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Prior to the circumstances that led to his guilty plea, Shaun Bridges was the personification of the American dream. He was raised in a military family and, as discussed later, overcame great obstacles. His parents retired from the United States Air Force, having served a combined 50 years. Mr. Bridges spent much of his childhood moving from one place to another. After his mother retired, the Bridges family settled in Maryland, where Mr. Bridges obtained a Bachelor of Science degree at Towson University in 2005. To his credit, Mr. Bridges completed his degree – as the “Most Distinguished Scholar” – while employed with law enforcement. Mr. Bridges began his law enforcement career in 2003 with the Laurel (Maryland) Police Department. When his supervisor retired and took a job on the Anne Arundel County Sheriff’s Office (AACOSO) executive team, he asked Mr. Bridges to join him, which he did. During Mr. Bridges’s tenure with ACCOSO, he served as a Crisis Negotiator and worked within the Fugitive Apprehension Section. In 2006, Mr. Bridges joined the Maryland State Police (MSP), graduated first in his class, and asked to be assigned to the Annapolis State Police Barracks. After a brief period, Mr. Bridges transferred to the Criminal Investigation Division with the MSP. At the time, he was the most junior member of the department to be placed into an investigative role. His responsibilities also included working on the Baltimore City Task Force apprehending prison escapees and violent fugitives. In 2009, Mr. Bridges was personally selected by the Governor’s Office to represent MSP on the U.S. Marshals Capital Area Regional Fugitive Task Force. In this capacity, Mr. Bridges apprehended the most violent fugitives within the U.S. Capital Region. Mr. Bridges also served as a Firearms Instructor and as a Hostage Negotiator, having been trained by the FBI. Along with his colleagues, Mr. Bridges successfully negotiated a number of hostage situations. Attached is an example of but one of many of those situations. (Exhibit A). While working for the Maryland State Police, Mr. Bridges attended graduate school at Catholic University of America in Washington, D.C., obtaining a Master of Science in 2009.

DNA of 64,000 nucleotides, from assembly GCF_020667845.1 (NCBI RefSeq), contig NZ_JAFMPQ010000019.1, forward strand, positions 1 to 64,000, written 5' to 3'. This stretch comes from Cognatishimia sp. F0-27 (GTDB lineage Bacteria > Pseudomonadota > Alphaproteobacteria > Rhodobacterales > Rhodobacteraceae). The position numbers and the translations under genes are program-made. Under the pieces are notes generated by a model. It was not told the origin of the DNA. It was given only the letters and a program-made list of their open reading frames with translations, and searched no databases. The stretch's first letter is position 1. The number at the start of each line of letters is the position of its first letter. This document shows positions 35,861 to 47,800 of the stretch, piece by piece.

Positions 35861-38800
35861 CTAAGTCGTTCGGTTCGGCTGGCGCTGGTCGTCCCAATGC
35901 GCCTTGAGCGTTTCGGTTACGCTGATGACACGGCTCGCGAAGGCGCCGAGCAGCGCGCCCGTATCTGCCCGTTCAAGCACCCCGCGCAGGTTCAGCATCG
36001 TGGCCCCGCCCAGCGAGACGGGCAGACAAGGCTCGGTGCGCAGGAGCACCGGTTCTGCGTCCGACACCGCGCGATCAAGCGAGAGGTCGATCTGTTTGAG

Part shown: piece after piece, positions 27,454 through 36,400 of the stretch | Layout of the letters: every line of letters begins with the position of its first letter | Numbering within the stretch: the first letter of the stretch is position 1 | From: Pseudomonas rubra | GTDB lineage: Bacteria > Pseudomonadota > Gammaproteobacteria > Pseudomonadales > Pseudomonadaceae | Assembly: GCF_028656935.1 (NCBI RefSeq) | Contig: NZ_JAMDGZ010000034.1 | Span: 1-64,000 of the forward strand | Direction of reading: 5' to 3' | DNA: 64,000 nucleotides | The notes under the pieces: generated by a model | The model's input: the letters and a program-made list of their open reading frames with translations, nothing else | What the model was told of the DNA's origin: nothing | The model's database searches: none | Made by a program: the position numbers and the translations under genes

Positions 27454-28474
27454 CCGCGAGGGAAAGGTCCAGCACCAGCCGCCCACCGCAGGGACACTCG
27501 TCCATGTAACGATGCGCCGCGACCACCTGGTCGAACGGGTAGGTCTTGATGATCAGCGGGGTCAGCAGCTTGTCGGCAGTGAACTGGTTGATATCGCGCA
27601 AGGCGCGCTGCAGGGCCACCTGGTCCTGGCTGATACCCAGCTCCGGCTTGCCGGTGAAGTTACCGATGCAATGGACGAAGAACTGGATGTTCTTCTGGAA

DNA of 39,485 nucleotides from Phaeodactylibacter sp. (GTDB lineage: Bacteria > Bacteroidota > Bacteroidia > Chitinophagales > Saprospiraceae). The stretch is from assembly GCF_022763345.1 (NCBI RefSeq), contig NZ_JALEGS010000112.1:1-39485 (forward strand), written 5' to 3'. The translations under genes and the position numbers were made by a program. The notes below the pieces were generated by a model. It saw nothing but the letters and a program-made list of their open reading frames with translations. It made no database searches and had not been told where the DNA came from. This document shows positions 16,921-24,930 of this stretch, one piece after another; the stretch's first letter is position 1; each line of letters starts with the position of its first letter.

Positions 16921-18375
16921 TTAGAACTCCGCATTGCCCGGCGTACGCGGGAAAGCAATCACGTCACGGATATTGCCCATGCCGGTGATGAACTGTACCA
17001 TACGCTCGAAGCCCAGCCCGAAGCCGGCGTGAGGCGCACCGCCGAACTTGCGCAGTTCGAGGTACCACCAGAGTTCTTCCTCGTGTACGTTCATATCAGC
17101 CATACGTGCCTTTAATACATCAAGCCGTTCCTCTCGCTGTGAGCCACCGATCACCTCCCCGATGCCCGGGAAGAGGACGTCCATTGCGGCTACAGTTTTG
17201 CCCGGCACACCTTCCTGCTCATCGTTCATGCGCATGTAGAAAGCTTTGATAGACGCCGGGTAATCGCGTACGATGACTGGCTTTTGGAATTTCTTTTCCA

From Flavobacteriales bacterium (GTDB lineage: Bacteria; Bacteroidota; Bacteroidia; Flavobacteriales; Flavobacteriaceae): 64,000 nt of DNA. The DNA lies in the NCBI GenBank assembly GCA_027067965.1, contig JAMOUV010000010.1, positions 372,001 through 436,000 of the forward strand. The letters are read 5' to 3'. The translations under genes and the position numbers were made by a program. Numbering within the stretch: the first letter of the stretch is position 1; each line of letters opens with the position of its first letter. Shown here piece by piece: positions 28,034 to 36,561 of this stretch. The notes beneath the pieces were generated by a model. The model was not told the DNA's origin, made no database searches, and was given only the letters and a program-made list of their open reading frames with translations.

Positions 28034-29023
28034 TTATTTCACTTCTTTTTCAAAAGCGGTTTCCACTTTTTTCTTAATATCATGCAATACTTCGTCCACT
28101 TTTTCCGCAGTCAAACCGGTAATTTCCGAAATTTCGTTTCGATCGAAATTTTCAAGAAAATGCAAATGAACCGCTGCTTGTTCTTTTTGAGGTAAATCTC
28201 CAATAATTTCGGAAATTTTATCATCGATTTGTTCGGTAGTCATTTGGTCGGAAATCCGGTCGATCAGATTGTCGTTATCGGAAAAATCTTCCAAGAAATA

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In 2009, Mr. Bridges joined the United States Secret Service (USSS), again graduated first in his class, and was assigned to the Baltimore Field Office. In addition to his work in the forensic lab, Mr. Bridges also held joint roles in protection assignments traveling with the president, Vice-President, and with many foreign heads of state. In 2014, Mr. Bridges was selected by the USSS HQ to serve as the first full-time agent to the National Security Agency. In this capacity, he represented the USSS in connection to investigations that had an international nexus or cyber security concerns. Attached are a number of certificates and awards that Mr. Bridges earned over a professional lifetime of achievement. (Exhibit B). In addition to his professional accomplishments, Mr. Bridges volunteered his time for 15 years teaching martial arts to children in the public school systems in Anne Arundel County, Prince George’s County, and Howard County (Maryland). Although the position was a “paid position,” Mr. Bridges never accepted even one dollar of pay in those 15 years, volunteering to do it for free to help elementary-age children to instill in them a sense of self-worth and discipline.